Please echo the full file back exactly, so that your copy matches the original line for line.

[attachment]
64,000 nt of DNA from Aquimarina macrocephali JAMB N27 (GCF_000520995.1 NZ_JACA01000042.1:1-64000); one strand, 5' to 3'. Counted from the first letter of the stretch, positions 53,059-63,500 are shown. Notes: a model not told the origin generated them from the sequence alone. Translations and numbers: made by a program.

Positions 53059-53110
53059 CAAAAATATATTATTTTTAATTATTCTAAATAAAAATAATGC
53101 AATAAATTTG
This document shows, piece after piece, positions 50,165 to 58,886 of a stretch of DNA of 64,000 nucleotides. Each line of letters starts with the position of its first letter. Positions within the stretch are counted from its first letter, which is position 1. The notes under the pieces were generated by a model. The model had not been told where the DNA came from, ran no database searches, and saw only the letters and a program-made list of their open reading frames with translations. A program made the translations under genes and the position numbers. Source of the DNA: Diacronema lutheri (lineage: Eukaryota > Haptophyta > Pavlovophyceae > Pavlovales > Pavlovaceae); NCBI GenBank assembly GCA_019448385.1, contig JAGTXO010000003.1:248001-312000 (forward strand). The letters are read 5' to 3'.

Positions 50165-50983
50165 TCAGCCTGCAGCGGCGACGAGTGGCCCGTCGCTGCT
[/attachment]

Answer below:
64,000 nt of DNA from Aquimarina macrocephali JAMB N27 (GCF_000520995.1 NZ_JACA01000042.1:1-64000); one strand, 5' to 3'. Counted from the first letter of the stretch, positions 53,059-63,500 are shown. Notes: a model not told the origin generated them from the sequence alone. Translations and numbers: made by a program.

Positions 53059-53110
53059 CAAAAATATATTATTTTTAATTATTCTAAATAAAAATAATGC
53101 AATAAATTTG
This document shows, piece after piece, positions 50,165 to 58,886 of a stretch of DNA of 64,000 nucleotides. Each line of letters starts with the position of its first letter. Positions within the stretch are counted from its first letter, which is position 1. The notes under the pieces were generated by a model. The model had not been told where the DNA came from, ran no database searches, and saw only the letters and a program-made list of their open reading frames with translations. A program made the translations under genes and the position numbers. Source of the DNA: Diacronema lutheri (lineage: Eukaryota > Haptophyta > Pavlovophyceae > Pavlovales > Pavlovaceae); NCBI GenBank assembly GCA_019448385.1, contig JAGTXO010000003.1:248001-312000 (forward strand). The letters are read 5' to 3'.

Positions 50165-50983
50165 TCAGCCTGCAGCGGCGACGAGTGGCCCGTCGCTGCT